Towards the end of the season, Misty Granade and I took a ride into the earthy tones of our paint palettes, and travelled back in time to the prehistoric world of cave paintings. I remember wondering at the time if this was somehow connected to the theme of contrast. I can see now that it most certainly is: the exploration of a whole range of colours that were outside, in contrast to the bright colours that were within my repertoire.

‘Dancing to the moon’

I have also discovered that the exploration of contrasting or oppositional forces can actually serve to bring things closer together. I went back to prehistoric times so that I can be here today with an understanding that is rooted in something deep and ancient. I used the earthy tones in my palette so that I can return to the bright colours with a new depth.

‘The ancient ones’

It’s interesting that the images from the end of the season were all ones of integration, a bringing together, as if all the different parts of myself were invited to the party. Time to celebrate!

It has been a truly wonderful season at Get Messy. I am amazed at how much exploration can happen in the space of a few weeks. There is a short break now between seasons, a welcome time for reflecting on all the ground we have covered in recent weeks, and also a chance to catch up on any of the tutorials and prompts we didn’t get to the first time round.

Soon a new season will be beginning. I wonder what the theme will be next time? I can’t wait to find out. Perhaps some of you will join me there?

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The ancient ones

I’ve never been into browns, either in my wardrobe or in my art. But having recently returned from a wonderful few days at The EarthHeart Centre in The Forest of Dean, I became curious about all the earthy tones at the bottom of my paint box.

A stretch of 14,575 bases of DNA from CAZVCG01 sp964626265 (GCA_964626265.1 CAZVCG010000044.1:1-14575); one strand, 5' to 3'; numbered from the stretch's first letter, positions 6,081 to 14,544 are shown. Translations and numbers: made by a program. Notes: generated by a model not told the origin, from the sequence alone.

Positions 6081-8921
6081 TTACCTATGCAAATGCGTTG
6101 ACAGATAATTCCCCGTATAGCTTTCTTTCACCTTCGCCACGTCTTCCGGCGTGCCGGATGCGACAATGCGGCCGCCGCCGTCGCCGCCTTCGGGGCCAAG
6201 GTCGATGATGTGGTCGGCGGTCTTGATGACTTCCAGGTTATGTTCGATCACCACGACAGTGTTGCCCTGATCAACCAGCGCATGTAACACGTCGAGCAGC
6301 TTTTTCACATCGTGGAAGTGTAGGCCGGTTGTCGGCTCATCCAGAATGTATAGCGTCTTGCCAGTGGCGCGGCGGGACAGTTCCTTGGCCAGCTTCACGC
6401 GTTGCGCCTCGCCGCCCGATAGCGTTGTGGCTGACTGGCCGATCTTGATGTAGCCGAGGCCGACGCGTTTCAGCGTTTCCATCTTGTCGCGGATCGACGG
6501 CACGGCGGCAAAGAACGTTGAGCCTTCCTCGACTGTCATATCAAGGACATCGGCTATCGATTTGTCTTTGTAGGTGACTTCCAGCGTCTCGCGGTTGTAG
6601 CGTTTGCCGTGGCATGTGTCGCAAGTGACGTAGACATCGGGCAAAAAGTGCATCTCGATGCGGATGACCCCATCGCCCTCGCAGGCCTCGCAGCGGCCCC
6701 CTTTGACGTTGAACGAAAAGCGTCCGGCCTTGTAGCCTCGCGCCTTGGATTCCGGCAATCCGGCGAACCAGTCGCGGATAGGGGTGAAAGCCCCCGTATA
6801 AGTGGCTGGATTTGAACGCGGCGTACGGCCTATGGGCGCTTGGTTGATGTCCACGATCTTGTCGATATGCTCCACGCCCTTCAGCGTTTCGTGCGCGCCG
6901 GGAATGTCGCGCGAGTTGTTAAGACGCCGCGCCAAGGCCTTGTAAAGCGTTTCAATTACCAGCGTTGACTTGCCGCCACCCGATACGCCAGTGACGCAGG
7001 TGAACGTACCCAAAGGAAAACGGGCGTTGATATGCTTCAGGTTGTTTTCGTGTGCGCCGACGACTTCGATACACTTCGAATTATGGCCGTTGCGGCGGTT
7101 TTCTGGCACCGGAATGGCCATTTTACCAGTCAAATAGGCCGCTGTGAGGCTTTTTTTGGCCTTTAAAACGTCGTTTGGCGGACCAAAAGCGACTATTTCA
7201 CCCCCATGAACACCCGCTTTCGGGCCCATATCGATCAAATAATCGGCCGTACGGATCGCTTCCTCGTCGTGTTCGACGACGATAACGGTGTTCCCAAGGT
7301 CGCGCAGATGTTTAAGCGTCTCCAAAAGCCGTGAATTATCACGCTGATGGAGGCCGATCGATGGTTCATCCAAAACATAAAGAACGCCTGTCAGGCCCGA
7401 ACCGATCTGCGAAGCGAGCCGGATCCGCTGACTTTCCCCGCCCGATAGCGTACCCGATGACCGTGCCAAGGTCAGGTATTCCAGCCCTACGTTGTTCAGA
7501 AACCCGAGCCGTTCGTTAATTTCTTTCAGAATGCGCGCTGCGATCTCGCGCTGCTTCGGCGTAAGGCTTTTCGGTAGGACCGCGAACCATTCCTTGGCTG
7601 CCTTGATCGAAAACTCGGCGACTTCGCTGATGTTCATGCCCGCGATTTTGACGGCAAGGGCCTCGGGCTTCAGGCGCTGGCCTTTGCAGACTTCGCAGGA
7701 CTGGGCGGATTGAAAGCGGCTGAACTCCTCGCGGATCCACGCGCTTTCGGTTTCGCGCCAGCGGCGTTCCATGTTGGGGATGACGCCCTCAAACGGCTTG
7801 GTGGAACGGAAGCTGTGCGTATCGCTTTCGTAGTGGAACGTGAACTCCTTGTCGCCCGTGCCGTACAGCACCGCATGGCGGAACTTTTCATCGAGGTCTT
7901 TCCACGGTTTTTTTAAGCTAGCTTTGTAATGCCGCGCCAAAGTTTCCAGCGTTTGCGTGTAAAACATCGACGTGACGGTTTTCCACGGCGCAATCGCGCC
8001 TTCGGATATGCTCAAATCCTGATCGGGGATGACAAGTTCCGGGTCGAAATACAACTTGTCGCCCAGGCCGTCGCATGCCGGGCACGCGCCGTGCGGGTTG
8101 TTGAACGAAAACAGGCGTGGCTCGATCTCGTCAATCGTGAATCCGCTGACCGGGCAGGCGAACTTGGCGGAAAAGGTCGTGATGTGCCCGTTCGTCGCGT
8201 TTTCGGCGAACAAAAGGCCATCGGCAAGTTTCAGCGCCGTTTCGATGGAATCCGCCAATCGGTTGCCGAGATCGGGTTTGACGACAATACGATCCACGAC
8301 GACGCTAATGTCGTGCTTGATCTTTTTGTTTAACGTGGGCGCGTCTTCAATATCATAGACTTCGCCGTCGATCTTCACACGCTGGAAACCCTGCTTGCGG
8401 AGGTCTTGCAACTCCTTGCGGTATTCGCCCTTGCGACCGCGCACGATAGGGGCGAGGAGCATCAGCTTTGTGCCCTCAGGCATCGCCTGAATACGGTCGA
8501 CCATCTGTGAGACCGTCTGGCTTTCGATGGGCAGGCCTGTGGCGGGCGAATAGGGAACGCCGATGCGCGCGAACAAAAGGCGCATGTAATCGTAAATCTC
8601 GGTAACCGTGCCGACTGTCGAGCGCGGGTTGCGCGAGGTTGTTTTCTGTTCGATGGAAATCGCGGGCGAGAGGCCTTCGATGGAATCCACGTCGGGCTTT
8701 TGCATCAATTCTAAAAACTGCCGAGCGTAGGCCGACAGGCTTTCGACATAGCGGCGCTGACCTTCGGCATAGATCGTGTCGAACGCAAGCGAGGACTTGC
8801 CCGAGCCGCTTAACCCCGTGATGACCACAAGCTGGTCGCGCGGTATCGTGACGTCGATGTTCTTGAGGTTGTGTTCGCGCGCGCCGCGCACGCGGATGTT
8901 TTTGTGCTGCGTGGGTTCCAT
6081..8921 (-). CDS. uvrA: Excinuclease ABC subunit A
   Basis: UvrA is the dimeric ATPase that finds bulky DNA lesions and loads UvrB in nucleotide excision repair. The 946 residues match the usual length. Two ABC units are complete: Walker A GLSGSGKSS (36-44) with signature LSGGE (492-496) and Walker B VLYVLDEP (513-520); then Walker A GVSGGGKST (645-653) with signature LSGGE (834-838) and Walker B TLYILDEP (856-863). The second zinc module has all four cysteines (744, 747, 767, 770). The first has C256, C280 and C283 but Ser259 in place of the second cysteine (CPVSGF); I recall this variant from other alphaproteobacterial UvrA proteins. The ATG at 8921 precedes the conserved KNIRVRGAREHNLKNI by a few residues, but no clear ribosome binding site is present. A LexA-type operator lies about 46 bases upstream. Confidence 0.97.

I decided to make a palette and discover what these colours actually look like. Having always lumped them together under the heading brown, I was amazed to find these shades so much more beautiful, rich, and varied than I had imagined.

A palette of earthy tones

I started to get inspired, imagining ancient artworks and prehistoric cave paintings, and decided to start as I often do: simply laying some paint down on the page. Where I would normally find myself moving in some sort of narrative direction, this time I felt inclined to play with textures, scraping one layer away to reveal another beneath the surface. The piece below reminds me of a cave wall, rich in mineral deposits, layer upon layer built up over millennia.

When I posted something of my new fascination on Instagram, I discovered yet another wonderful aspect of being part of the Get Messy art journaling community: my fellow artist – the talented and inspiring Misty Granade – also became intrigued by these earthy tones. She had the wonderful idea to turn this exploration into a theme. Pretty soon, we were enjoying a week of adventuring in prehistoric territory together. Check out the hashtags #neutralsweek and #homemadecavepainting to see what we got up to! 

Dancing to the moon